Gotta give you props, you’re one the best brands ever at making your marketing plans everybody’s business. Selling instant coffee in supermarkets, simultaneously closing all your stores to retrain your baristas, adding free Wi-Fi, slowing down your service to improve quality. All these moves generated untold value in public relations and more coffee sales. The media just loves you guys.
So now you’re dropping your own name from your logo. How very hip, global and super retro–and all at the same time. After all, what better proof of a brand’s ubiquity is there than its ability to be recognized without the hassle of, you know, words? And it really was the ultimate step, wasn’t it? It’s not like your name was Amalgamated Premium Coffee Experiences. It was already one pretty unique word. But apparently still one too many.
You posted this explanation of the new wordless logo written by Howard Shultz (listed as Starbucks chairman, president and chief executive officer–no shortage of words there) on the your web site: “…our new brand identity will give us the freedom and flexibility to explore innovations and new channels of distribution that will keep us in step with our current customers and build strong connections with new customers.”
OK, what’s another word for non sequitur? Oh, yeah-Huh? Am I the only one that doesn’t get this explanation? To expand beyond your current markets you want to drop your name? How exactly was it holding you back? Excluding pariahs like BP and AIG, brand names are usually the bridge to a new market, not the chasm between them.
With a little more exploration of your web site, I found this carefully crafted ode to the redesigned siren symbol that will be your brand’s defining mark, written by Steve M., senior writer: “Our new evolution liberates the Siren from the outer ring, making her the true, welcoming face of Starbucks. For people all over the globe, she is a signal of the world’s finest coffee – and much more. She stands unbound, sharing our stories, inviting all of us in to explore, to find something new and to connect with each other.”
She’s unbound all right; she’s naked. But seriously, Steve M., was there a little something extra in your latte when you wrote this? You may be able to extrapolate all this meaning, but I’m thinking your customers, loyal as they are, may be a little less, um, introspective.
A century ago and more, brands frequently used symbols like mermaids, lions, and tigers (and, yes, bears) as non-verbal ways of communicating benefits and distinguishing themselves from the competition. The reason was simple enough: Many of their customers couldn’t read, but they could recognize a symbol and its inherent meanings.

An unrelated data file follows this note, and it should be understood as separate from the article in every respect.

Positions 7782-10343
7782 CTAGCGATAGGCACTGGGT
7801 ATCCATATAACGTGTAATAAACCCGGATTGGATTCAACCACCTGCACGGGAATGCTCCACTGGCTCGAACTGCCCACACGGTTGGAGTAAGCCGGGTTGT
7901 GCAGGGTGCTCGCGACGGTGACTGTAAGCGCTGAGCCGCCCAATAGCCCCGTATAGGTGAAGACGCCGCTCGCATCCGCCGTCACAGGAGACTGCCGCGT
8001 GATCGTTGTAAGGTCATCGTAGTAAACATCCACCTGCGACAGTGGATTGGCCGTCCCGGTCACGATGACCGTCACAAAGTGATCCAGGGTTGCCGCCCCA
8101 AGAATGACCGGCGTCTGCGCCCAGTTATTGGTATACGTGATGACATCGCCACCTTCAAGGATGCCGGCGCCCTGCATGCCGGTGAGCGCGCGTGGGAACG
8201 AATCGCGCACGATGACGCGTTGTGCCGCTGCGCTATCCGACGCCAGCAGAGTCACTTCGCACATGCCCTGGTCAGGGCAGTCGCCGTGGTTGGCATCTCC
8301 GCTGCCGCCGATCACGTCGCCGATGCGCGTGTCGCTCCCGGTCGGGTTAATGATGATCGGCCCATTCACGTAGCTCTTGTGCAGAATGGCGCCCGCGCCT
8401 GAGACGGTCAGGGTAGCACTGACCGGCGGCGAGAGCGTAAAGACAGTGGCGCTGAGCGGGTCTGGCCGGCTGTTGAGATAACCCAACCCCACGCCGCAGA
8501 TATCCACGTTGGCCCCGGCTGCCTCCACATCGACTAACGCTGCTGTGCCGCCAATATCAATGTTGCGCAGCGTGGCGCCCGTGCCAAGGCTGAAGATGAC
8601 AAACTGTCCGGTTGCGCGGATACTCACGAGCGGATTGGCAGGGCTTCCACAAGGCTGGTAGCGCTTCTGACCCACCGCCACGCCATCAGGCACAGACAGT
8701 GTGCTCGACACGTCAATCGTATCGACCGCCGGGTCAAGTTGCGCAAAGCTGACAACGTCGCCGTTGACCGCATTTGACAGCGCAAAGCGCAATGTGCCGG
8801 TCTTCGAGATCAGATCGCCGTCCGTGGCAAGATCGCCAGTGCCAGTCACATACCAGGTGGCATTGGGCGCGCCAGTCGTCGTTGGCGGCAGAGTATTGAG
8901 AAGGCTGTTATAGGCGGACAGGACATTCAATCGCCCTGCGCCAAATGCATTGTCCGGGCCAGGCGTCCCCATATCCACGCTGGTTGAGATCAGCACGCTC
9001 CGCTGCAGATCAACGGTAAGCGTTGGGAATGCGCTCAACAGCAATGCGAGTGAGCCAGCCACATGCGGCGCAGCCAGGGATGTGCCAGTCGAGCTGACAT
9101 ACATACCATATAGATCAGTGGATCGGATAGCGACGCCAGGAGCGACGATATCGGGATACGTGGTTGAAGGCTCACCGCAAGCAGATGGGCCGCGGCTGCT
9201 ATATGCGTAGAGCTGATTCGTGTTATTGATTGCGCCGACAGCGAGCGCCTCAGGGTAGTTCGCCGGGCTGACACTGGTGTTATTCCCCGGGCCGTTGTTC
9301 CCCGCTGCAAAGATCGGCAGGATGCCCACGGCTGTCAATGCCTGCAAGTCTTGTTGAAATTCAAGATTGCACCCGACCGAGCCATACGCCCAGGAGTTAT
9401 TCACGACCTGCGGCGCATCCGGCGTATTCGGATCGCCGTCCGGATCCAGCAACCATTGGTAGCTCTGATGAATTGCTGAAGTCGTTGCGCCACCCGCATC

Back to the future: I’m betting, Mr. Shultz, that your clientele’s literacy rate is somewhere between 100% and you’re-insulting-my-intelligence-with-this-new-logo-explanation.
A quick scan of the latest top 100 brands list from Interbrand reveals a handful of brands that dare to represent themselves, at least some of the time, by symbols only. Here they are ranked by value, highest first: McDonalds (6th), Apple (17th), Nike (26th), and soon, you, Starbucks (97th). Of those, the McD’s monogram is the golden arches forming an obvious “M,” Apple looks like an apple, with only Nike having no graphic hint that leads directly back to the brand. Lucky for them they’ve invested a zillion dollars imprinting that brand on our minds and just about everything remotely athletic. Target just announced that they are dropping their name from their brand as well, but their mark looks remarkably like, well, you know.
So you think you can match non-verbal brand power with your west coast compatriot? To your credit, you didn’t pull a Gap move and just dump it on us. You announced it and gave us several explanations, some of them hard to follow and some of them loony, but the important thing is, at least you tried. But here’s what I’m predicting: You won’t really do it. Every time the unbound siren appears, I expect to see the Starbucks name somewhere nearby. You won’t be able to completely step away. You can prove me wrong by dropping your name from your storefronts, your advertising (especially radio), and your gift cards. We could place a small wager, but you’re already betting your sales and your stock price, so you’re pretty well all in.
Word up, Howard; Nike you are not. Good luck.